Campaigning street artist S.O.S has been taking her artistic message across borders with a recent visit to Austria resulting in a discussion with the Austrian parliament on how to end FGM and how street art can be used to promote social change.
S.O.S which stands for ‘Save our Souls’ is a Brighton based artist who first came to our attention during the Femme Fierce festival earlier this year. There she painted a piece of work featuring the Disney icon Alice in Wonderland which become known as the ‘Alice against FGM’ piece. It gained a lot of attention and we interviewed S.O.S as she recreated the work at the same location later in the year.
We are meeting in Shepherds Bush, S.O.S is painting a mural at the Oasis Hair salon. It’s going to be a huge shimmering mermaid designed to be impactful to the passer by on the street as they gaze through the window and into the hairdressers. Campaigning art this is not but fun art it is, it’s not all “artivism”.
S.O.S has been working with China Girl, another artist whose work highlights social issues and a fellow “artivist”. The plan was to bring the issue to Austria and produce art that emphasised what they were trying to say. In total two Alice murals were painted, one at Das Werks in Vienna and the other at a place called Papierfabrik in Graz with a mural curated by local agency iOnArt.
S.O.S had hoped her art installations would raise awareness and open a debate about a practice which she says many Austrians might not think has anything to do with them due to the cultural implications of the topic. “Many people do not even fully understand what F.G.M is” she explained.
The issue of FGM and many other issues of gender based violence is one that is very much on the European Union agenda. “FGM is officially categorised as a brutal violation of human rights” says S.O.S. ” The most recent study of Female Genital mutilation in the EU and Croatia was undertaken in 2012, but we do not have an exact study of the amount of girls at risk in Austria nearly four years after the study highlighting that potentially thousands of girls are at risk here.”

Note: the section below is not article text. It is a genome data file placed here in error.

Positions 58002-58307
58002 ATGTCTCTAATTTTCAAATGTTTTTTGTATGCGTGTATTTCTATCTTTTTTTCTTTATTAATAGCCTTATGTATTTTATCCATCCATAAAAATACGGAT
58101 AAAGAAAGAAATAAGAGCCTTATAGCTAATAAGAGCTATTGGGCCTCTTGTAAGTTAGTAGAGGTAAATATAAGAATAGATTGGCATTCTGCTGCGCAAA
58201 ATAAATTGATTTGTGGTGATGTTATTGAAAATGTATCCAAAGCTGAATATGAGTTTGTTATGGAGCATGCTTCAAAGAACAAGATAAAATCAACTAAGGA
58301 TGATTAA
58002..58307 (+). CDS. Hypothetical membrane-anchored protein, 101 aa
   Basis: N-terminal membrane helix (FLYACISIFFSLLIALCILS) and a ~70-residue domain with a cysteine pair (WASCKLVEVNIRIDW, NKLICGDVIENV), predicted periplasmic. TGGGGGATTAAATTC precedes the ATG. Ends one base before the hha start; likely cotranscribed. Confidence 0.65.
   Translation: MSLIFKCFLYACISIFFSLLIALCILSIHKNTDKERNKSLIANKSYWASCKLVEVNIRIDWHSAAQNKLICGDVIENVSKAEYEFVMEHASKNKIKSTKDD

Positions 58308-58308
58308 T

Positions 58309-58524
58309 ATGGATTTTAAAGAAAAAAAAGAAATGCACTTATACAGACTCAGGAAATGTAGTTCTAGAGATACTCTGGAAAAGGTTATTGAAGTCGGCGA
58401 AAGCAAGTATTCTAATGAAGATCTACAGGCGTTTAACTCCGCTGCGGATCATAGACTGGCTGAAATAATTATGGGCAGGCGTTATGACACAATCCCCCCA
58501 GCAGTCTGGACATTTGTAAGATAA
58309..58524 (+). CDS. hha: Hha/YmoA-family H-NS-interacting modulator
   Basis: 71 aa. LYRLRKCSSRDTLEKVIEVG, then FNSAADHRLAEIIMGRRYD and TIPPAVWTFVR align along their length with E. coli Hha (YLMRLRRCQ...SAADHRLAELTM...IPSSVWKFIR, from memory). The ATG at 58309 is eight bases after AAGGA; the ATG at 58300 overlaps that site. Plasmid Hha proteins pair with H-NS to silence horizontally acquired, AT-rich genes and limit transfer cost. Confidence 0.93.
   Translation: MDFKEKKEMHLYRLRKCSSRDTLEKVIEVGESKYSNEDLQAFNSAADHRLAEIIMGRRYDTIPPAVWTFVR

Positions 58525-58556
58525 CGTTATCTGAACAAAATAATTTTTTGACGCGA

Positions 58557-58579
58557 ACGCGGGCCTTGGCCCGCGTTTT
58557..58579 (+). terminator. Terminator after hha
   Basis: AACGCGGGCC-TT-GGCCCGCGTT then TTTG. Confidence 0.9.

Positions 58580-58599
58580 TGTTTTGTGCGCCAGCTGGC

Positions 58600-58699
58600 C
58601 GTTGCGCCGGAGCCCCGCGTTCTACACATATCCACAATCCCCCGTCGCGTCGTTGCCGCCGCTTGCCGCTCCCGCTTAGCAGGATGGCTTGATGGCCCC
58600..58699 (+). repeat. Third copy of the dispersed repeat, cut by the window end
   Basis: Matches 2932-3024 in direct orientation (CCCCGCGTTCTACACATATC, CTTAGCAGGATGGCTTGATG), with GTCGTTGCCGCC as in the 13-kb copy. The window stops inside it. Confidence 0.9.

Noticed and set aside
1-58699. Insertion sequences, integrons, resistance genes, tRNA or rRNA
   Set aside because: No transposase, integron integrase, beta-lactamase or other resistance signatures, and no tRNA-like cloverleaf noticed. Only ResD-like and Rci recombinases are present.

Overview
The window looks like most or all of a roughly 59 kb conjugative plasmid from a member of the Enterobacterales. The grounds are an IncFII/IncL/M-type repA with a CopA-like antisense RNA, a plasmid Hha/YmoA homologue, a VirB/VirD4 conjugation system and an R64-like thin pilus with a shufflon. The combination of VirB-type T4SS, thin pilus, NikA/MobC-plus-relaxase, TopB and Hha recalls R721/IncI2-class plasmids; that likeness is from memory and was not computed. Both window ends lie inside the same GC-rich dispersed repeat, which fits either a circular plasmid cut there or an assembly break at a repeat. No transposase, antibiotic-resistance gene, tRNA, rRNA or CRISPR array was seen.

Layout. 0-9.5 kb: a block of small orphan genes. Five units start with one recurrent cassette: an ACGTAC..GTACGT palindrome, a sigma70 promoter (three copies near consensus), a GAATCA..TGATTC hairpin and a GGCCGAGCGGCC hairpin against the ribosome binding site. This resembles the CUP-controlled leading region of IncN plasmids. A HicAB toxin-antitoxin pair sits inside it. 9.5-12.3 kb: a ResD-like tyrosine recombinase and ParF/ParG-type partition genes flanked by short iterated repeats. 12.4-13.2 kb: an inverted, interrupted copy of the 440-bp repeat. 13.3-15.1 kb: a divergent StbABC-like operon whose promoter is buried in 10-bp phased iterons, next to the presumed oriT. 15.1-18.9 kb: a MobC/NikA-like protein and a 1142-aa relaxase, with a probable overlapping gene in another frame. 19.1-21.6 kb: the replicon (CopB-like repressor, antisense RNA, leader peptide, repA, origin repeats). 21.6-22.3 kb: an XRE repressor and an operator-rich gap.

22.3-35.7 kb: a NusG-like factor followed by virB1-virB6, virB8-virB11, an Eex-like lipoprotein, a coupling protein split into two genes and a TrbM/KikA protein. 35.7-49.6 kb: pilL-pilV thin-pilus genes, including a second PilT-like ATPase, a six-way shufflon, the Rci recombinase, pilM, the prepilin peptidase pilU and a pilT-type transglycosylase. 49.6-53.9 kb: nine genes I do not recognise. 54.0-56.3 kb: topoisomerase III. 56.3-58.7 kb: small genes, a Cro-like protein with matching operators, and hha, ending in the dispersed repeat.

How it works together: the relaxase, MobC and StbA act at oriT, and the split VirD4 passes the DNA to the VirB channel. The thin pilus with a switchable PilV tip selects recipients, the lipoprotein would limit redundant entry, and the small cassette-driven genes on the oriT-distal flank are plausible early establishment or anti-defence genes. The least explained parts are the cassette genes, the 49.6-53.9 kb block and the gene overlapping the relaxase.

Speaking of her most famous work the ‘Alice against FGM’ image where she places a shocked Alice, a well known as a Disney icon, peering around a curtain which contains symbolic images. “I specifically chose this Disney styled characterisation of Alice as she’s very popular and surprisingly (for Disney) not a princess who needs rescuing… She is a young girl going out into the world exploring; much the same age as a girl who would be subjected to this FGM gender-violence.”
Whilst given a platform in Austria, the artist called for the country to begin the process of trying to quantify the amount of girls who are really at risk as a first step towards helping victims through actual policy change. “We don’t actually really know the full scope of the problem” says S.O.S with only 7 out of 28 countries having an actual study which is up to date.
The main report in this area is from the European Institute for Gender Equality (EIGE) which shows where countries are failing. “There are hundreds of thousands of young girls at risk throughout Europe and each country needs to take local responsibility” says S.O.S. The report itself stating that “it is unlikely that their needs will be acknowledged and met, nor will their protection be prioritised, unless steps towards calculating their numbers in the EU are taken.”
So the message has been taken to Europe. According to S.O.S her art is political in so far as the intention is to push for policy change. “It’s harnessing the appeal (of the image) to spread a message” she says. And of course it’s a powerful message. Public art used to raise awareness of an issue that still affects so many people across Europe and, like Alice, when you start peering around the curtain there is still so much more to do.